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Small amounts of defects or impurities (about one per million of lattice atoms) color diamond blue (boron), yellow (nitrogen), brown (lattice defects), green (radiation exposure), purple, pink, orange or red.
Diamond also has relatively high optical dispersion (ability to disperse light of different colors).
Long residence in the cratonic lithosphere allows diamond crystals to grow larger.
Through studies of carbon isotope ratios (similar to the methodology used in carbon dating, except with the stable isotopes C-12 and C-13), it has been shown that the carbon found in diamonds comes from both inorganic and organic sources.
Some diamonds, known as harzburgitic, are formed from inorganic carbon originally found deep in the Earth's mantle.
In contrast, eclogitic diamonds contain organic carbon from organic detritus that has been pushed down from the surface of the Earth's crust through subduction (see plate tectonics) before transforming into diamond.
These two different source of carbon have measurably different —150 km (93 mi) or more (three times or more the depth of source magma for most volcanoes). These typically small surface volcanic craters extend downward in formations known as volcanic pipes.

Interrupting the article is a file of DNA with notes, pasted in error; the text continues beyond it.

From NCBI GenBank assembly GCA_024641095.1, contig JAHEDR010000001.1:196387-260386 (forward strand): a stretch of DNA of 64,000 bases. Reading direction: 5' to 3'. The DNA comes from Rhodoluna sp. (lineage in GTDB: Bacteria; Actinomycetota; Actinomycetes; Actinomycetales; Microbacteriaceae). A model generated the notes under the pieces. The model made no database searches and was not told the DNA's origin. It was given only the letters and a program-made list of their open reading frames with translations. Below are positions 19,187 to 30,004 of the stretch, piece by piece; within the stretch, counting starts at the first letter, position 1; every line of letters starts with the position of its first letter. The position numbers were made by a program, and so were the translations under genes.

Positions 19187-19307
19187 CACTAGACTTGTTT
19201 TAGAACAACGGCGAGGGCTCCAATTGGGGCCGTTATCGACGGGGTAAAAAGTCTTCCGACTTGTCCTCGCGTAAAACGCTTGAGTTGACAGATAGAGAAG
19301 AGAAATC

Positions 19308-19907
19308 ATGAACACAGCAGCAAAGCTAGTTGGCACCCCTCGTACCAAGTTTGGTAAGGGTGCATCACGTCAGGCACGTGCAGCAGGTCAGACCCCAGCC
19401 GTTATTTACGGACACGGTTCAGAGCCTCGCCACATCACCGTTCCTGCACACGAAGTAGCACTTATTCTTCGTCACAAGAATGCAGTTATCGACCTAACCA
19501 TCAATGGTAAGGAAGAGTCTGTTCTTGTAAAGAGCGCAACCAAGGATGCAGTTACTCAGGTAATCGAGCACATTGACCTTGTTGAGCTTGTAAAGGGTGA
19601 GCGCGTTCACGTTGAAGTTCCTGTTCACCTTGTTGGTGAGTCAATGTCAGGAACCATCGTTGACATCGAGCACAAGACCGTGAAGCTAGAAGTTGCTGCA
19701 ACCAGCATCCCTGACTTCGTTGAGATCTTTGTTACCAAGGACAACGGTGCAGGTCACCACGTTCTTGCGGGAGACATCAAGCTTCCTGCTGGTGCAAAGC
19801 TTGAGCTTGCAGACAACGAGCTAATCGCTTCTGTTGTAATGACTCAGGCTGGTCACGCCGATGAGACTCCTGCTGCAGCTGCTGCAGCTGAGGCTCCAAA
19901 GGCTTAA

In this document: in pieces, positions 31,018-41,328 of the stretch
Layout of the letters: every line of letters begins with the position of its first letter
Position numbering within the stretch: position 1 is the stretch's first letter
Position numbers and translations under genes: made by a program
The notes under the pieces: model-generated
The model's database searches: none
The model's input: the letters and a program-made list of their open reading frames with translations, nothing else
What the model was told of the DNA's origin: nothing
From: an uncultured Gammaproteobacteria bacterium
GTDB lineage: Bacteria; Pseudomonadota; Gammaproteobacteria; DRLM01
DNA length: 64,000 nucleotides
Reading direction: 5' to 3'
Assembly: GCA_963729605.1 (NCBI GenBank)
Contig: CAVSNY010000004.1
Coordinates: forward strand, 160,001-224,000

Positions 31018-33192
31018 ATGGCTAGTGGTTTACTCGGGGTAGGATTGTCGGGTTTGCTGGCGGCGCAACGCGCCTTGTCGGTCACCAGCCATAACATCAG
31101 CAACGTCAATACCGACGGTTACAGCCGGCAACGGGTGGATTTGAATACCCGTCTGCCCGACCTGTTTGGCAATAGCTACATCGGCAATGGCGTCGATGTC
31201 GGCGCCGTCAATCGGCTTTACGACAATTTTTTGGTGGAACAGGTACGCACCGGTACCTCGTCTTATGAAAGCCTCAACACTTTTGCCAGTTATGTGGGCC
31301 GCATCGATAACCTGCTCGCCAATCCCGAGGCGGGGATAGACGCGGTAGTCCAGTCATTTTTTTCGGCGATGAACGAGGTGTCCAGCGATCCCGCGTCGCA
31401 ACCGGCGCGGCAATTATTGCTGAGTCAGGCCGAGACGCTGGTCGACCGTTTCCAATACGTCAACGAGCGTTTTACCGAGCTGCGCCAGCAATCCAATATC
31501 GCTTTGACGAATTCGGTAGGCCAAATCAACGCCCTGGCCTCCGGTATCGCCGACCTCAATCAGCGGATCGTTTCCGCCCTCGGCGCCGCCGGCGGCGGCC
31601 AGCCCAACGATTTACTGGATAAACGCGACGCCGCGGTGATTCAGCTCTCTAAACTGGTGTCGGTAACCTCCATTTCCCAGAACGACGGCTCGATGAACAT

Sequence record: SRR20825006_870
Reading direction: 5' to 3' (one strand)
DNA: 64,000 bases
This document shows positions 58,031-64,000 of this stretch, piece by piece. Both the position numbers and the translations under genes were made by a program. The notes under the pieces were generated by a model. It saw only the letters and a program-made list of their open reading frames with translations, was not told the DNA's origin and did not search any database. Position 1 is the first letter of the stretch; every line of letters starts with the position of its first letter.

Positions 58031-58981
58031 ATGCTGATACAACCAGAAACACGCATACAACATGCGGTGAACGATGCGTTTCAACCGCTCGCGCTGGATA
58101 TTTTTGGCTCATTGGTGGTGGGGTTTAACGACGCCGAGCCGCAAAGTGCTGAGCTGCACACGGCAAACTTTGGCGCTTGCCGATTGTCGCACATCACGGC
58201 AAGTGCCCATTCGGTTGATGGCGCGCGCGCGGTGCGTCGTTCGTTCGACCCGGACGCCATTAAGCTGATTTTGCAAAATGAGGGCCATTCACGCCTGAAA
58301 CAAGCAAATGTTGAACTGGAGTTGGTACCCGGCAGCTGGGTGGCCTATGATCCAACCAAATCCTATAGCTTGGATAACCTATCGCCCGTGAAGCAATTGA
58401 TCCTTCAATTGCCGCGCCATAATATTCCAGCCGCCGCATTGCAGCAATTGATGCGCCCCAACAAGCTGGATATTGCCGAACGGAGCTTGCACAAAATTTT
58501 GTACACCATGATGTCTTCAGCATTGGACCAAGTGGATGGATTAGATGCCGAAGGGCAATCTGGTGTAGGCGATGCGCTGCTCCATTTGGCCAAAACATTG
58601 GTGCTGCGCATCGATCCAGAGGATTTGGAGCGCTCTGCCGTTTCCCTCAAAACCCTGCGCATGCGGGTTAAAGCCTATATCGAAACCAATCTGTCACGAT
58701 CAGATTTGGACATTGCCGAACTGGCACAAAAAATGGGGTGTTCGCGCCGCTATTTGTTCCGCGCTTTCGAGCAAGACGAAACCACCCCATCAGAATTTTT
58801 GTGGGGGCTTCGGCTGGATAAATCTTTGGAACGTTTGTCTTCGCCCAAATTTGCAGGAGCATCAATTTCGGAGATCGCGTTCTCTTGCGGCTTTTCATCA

The pipes contain material that was transported toward the surface by volcanic action, but was not ejected before the volcanic activity ceased.
Several non-diamond materials, which include cubic zirconia and silicon carbide and are often called diamond simulants, resemble diamond in appearance and many properties.Those properties determine the major industrial application of diamond in cutting and polishing tools and the scientific applications in diamond knives and diamond anvil cells.Because of its extremely rigid lattice, it can be contaminated by very few types of impurities, such as boron and nitrogen.Diamond is renowned as a material with superlative physical qualities, most of which originate from the strong covalent bonding between its atoms.In particular, diamond has the highest hardness and thermal conductivity of any bulk material.